GM Plans Push for Chevy in China -- WSJ

By Mike ColiasFeaturesDow Jones Newswires

Chevrolet, General Motors Co.'s biggest brand, is counting on a spate of vehicle rollouts in coming years to end a sales skid in China.

GM's other brands have been on a tear in the world's largest car market, including Buick, which topped 1 million vehicle sales in China last year to rise to second place behind Volkswagen AG's namesake brand. However, Chevy's sales have declined for two consecutive years, a slump executives blame on a vehicle lineup thin on sport-utility vehicles, whose popularity is surging in China.

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Until recently, GM had been using older, "legacy" vehicles to fill out much of Chevy's lineup, said Alan Batey, head of the brand globally, referring to what is a common tactic for auto makers to sustain profit margins in emerging markets. He said Chevy was gradually replacing those with the same vehicles it sells in the U.S., which are more refined and have better technology.

"Over the next two or three years, we've got a whole arsenal of products, " Mr. Batey said in an interview on the sidelines of the Shanghai auto show Wednesday. "We're really just getting started now."

The largest U.S. auto maker by sales plans to introduce 20 new or revamped models in China by 2020, including the Equinox, a compact SUV that GM is rolling out in the country for the first time. It has long been one of the auto maker's top sellers in the U.S.

GM's China business generated about $2 billion in equity income from its joint-venture partnerships last year, about 16% of its total pretax profit. In addition to Buick, brands sold under GM's joint ventures in China have performed strongly, including Baojun, a lower-priced marque that the car maker owns along with Shanghai's SAIC Motor Corp. that has sold well in smaller cities and rural areas.

Chevy's rough patch comes as local Chinese brands churn out increasingly refined and competitively priced vehicles, in some cases challenging mainstream foreign brands including Hyundai, Ford and Chevy.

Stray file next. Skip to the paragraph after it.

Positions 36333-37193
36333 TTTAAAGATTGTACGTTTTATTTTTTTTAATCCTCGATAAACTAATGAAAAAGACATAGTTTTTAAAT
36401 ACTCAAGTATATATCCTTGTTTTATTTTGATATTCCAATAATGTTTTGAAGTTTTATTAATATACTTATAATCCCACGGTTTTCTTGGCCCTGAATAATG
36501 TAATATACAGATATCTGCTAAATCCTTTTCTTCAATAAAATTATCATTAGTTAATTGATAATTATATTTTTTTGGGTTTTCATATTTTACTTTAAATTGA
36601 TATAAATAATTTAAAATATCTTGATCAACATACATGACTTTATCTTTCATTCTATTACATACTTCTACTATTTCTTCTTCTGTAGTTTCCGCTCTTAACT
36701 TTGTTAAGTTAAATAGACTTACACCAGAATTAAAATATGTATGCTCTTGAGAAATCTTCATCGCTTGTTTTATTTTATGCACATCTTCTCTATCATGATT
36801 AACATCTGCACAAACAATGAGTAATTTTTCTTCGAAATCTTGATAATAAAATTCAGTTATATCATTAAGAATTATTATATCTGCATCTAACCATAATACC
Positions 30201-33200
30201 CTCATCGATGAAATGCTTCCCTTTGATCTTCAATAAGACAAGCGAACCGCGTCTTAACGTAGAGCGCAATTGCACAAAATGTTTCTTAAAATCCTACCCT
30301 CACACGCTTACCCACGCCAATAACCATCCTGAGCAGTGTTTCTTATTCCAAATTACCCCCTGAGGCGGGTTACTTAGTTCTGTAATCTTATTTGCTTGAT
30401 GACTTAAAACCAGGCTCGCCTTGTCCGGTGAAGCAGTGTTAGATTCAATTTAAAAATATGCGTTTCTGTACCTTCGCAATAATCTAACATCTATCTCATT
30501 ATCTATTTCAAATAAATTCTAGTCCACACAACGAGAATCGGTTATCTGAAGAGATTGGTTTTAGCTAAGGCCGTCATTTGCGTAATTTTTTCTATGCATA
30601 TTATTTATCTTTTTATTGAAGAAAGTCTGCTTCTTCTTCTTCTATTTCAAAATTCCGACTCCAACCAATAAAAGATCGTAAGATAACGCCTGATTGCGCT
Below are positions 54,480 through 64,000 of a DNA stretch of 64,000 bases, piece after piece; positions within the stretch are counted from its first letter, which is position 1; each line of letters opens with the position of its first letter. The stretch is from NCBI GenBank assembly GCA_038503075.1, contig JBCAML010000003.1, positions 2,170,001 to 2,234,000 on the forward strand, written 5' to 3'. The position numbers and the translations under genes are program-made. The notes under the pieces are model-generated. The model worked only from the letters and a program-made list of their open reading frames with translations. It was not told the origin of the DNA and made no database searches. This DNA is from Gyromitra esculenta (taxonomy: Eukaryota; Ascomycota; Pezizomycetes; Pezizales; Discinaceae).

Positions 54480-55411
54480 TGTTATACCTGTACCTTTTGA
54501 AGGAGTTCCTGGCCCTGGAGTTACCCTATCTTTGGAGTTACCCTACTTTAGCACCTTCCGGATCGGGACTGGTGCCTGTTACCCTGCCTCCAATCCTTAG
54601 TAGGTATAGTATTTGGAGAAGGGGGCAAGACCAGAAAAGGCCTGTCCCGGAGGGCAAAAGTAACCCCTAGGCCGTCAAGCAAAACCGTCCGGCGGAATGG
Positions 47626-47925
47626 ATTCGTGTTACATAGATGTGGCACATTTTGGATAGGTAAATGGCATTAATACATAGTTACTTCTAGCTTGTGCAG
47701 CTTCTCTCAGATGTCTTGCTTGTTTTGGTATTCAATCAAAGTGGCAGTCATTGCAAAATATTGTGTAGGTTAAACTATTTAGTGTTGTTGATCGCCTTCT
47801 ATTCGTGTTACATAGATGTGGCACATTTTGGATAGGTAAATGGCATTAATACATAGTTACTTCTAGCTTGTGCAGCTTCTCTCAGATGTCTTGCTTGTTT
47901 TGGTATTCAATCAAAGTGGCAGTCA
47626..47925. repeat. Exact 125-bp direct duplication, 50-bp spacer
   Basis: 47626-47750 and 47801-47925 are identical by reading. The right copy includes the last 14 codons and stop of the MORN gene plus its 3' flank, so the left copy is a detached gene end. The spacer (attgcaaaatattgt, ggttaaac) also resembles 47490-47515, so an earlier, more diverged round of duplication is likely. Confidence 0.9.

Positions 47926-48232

A few years ago, GM executives frequently emphasized the need to increase Chevy's sales globally, with a special focus on China. In 2012, Chevy signed a roughly $600 million, long-term deal with the U.K.'s Manchester United soccer club, citing the team's large following in China.

While Chevy remains GM's largest brand by sales volume -- accounting for 37% of its 10 million vehicle sales world-wide last year -- its performance in China has been overshadowed by Buick's gains in the past few years. Buick's sales in China have risen 46% since 2013; Chevy's slid 16% over that period to about 525,000, less than half of Buick's tally.

Yale Zhang, a Shanghai-based analyst at Auto Foresight, said Chinese consumers increasingly were turning to domestic brands for SUVs, citing huge increases in sales by some of China's biggest domestic auto makers, including Great Wall Motor Co. and SAIC.

Mr. Zhang said Chevy was well-positioned to capitalize on the SUV trend with the Equinox, which has the design and features be a formidable player in a vehicle segment that is among China's largest.

"That one model has the potential to turn around Chevrolet's performance here," he said.

Write to Mike Colias at

(END) Dow Jones Newswires

April 20, 2017 02:47 ET (06:47 GMT)